Canada’s lack of progress in regulating veterinary use of antibiotic drugs has been called “a continuing international and national embarrassment” in light of dire warnings about the growing danger of drug resistance, says a report in the Canadian Veterinary Journal.
The report – prepared by a group that includes representatives from academia, veterinary medicine and industry – found that Canada has not closed a regulatory loophole that allows the importation, sale and use of drugs that have not been approved by Health Canada despite more than a decade of study on the issue, resulting in a grade of D.
The top-priority recommendation – a national system to monitor use in animals – fared slightly better, with a C grade.
The lack of effective monitoring and control of antimicrobial drugs in animals in Canada is part of the global problem of antimicrobial resistance, which can make widely used drugs ineffective and raises the spectre of a ‘post-antibiotic age’ in which minor wounds or infections could be deadly.
“It would be nice to see a few As on there,” said John Prescott, a pathobiology professor with the Ontario Veterinary College at the University of Guelph and co-chair of the committee that prepared the report.
Government and industry groups have been working on new regulations but progress has been “painfully slow,” he said, largely because of a fragmented regulatory framework in which federal authorities regulate the sale of antimicrobials while provincial authorities regulate their use.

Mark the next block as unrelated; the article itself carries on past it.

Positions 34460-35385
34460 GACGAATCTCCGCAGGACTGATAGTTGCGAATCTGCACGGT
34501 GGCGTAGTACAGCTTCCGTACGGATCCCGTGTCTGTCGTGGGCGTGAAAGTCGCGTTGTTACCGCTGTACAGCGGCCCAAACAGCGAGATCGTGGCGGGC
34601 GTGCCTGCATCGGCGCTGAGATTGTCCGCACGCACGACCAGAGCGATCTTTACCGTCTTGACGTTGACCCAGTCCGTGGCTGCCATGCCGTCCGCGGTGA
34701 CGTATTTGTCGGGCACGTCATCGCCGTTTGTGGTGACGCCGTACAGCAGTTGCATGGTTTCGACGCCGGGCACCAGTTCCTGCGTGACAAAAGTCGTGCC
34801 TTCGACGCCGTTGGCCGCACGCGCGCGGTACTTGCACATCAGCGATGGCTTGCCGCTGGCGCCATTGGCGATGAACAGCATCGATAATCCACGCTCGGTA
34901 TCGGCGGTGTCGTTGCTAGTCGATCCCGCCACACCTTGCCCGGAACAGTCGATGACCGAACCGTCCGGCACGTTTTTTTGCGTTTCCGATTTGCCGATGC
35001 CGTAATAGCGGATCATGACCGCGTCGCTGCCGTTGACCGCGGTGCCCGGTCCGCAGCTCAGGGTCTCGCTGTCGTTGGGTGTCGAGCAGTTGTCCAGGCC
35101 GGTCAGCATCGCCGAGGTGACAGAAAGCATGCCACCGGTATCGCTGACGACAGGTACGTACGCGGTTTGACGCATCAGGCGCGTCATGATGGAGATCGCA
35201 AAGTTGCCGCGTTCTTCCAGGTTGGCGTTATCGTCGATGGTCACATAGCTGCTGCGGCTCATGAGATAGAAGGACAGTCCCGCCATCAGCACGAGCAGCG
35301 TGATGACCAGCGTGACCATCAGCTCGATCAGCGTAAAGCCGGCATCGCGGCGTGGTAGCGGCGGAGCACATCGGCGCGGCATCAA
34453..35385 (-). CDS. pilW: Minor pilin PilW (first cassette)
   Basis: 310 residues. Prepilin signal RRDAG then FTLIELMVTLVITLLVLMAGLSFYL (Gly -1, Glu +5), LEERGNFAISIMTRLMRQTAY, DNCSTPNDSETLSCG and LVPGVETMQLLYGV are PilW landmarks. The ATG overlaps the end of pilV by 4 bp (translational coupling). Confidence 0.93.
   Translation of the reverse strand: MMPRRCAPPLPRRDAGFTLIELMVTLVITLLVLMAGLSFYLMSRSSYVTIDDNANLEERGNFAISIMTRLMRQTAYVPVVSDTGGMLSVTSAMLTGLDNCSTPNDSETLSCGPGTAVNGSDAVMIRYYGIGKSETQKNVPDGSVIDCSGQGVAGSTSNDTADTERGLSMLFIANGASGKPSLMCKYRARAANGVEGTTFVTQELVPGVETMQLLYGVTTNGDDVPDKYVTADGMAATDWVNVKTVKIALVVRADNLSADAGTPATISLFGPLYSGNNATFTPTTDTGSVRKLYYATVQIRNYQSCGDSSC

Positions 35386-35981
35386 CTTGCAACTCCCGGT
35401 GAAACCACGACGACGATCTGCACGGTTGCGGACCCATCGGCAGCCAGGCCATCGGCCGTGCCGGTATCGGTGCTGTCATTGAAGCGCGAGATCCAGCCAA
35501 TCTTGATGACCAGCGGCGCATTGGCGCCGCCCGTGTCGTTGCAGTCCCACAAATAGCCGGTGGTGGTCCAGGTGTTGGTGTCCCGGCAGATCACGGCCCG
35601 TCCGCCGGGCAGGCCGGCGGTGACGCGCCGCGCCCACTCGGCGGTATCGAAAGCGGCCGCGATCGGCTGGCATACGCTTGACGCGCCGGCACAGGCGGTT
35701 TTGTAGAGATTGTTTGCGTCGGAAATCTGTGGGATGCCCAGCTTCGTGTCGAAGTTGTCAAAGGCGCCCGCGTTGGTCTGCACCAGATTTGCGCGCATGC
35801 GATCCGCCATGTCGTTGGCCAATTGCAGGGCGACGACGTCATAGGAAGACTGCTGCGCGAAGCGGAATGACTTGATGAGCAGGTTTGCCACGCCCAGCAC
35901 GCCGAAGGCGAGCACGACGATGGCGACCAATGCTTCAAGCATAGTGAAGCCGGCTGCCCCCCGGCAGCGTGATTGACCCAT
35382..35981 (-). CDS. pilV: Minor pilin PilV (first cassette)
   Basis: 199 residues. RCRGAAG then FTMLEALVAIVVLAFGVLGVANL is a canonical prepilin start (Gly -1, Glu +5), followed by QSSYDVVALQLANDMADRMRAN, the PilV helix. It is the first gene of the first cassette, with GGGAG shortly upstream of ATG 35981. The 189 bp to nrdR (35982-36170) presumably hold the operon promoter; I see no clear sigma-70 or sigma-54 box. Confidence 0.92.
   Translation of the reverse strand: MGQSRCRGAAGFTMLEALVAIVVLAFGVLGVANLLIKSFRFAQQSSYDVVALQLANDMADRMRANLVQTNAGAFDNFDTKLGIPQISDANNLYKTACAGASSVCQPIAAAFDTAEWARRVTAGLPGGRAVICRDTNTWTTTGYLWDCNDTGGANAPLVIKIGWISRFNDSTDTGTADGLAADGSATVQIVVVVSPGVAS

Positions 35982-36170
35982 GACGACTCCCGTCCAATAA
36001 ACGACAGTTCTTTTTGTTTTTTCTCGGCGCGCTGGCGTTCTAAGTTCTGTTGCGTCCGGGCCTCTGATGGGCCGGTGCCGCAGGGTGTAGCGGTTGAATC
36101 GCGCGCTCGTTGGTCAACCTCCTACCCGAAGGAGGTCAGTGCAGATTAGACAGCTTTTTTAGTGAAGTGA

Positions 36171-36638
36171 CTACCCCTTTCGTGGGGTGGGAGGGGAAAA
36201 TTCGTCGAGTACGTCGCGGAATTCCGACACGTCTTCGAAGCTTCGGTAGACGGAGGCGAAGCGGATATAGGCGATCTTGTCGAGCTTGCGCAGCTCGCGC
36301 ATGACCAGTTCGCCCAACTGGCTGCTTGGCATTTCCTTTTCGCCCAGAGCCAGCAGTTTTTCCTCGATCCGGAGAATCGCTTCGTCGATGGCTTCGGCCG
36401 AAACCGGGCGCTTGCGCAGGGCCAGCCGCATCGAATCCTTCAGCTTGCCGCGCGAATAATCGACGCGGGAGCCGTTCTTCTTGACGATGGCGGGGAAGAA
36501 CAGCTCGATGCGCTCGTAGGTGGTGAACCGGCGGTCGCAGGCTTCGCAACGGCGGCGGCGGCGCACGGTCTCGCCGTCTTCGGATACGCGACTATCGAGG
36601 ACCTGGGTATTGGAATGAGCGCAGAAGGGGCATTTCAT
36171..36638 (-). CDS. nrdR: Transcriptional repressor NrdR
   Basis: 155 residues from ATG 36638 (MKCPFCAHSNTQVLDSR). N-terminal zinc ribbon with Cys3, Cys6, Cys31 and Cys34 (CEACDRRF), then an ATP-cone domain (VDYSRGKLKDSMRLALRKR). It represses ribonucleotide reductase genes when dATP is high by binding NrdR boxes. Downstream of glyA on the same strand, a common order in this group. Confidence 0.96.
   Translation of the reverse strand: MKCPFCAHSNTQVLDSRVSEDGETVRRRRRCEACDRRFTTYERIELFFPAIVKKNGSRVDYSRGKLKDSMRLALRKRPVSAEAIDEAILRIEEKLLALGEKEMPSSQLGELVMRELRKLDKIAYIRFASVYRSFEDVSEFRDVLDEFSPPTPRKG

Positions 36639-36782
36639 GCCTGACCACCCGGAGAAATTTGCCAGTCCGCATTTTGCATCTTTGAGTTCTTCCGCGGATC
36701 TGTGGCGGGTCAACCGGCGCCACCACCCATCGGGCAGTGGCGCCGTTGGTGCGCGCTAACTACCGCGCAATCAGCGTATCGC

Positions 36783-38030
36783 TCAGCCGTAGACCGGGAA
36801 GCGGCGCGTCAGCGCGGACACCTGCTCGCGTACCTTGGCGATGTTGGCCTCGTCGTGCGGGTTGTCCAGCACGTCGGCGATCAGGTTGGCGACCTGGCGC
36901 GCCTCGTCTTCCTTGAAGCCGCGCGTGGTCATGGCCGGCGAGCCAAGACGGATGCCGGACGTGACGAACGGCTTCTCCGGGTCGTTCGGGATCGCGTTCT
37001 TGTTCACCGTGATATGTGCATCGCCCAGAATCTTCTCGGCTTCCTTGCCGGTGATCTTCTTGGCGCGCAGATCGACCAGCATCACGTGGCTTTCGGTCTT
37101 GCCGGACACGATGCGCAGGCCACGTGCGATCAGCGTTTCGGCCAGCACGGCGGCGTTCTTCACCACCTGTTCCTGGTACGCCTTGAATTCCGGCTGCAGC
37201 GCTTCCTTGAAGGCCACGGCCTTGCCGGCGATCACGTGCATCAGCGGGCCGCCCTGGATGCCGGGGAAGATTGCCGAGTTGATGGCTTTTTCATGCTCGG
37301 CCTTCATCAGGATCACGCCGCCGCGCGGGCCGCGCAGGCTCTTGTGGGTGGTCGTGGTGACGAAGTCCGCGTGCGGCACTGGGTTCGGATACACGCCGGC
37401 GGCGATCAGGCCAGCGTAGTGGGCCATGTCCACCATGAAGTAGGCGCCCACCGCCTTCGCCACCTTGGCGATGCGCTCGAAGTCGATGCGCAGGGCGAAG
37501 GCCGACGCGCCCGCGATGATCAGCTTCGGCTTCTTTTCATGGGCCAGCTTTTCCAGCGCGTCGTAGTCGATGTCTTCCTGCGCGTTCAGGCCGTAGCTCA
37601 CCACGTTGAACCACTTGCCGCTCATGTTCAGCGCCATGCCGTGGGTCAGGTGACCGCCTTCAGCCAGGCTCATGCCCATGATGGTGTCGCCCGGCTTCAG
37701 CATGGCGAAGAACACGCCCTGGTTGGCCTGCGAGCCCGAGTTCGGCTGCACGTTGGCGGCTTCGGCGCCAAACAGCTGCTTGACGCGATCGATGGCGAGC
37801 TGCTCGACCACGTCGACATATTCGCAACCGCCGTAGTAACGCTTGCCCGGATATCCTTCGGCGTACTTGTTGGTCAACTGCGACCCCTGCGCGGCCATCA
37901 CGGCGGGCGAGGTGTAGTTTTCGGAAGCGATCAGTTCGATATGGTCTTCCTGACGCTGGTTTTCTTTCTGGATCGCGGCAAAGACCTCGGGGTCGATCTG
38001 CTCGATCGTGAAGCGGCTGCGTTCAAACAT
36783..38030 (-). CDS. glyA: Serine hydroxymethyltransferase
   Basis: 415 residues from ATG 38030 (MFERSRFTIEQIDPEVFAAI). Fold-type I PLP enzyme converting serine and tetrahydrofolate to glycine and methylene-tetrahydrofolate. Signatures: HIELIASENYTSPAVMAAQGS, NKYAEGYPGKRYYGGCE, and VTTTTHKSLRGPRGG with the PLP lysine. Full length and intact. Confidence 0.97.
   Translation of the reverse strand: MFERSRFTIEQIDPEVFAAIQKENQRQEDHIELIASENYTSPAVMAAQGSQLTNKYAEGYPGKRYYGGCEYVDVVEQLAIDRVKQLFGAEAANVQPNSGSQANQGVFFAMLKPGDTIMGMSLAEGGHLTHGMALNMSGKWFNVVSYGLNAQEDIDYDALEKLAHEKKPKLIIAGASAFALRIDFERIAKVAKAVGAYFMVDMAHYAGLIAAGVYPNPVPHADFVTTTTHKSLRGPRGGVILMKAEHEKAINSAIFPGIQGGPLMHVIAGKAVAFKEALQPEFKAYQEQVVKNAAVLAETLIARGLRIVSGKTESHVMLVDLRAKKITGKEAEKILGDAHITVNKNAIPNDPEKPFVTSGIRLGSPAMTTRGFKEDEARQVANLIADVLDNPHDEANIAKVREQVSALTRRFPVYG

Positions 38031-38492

The report – Stewardship of antimicrobial drugs in animals in Canada: How are we doing? – appears in the March issue of the Canadian Veterinary Journal and follows previous studies that have called for better monitoring of antibiotics used in animals.
Resistant bacteria can be transferred to humans through the food supply – when people eat improperly cooked E. coli-tainted chicken, for example – or when humans have direct contact with animals at, say, a petting zoo
The U.S. Food and Drug Administration in December announced plans to phase out the use of antibiotics in animals to make them grow more quickly or require less food, and to phase in veterinary oversight for “remaining appropriate therapeutic uses.”
So far, Canada has not followed suit. That measure is ranked number two on the committee’s report card.
Market pressure may wind up resulting in changes that – so far, at least – regulation has been slow to deliver, Dr. Patrick said.
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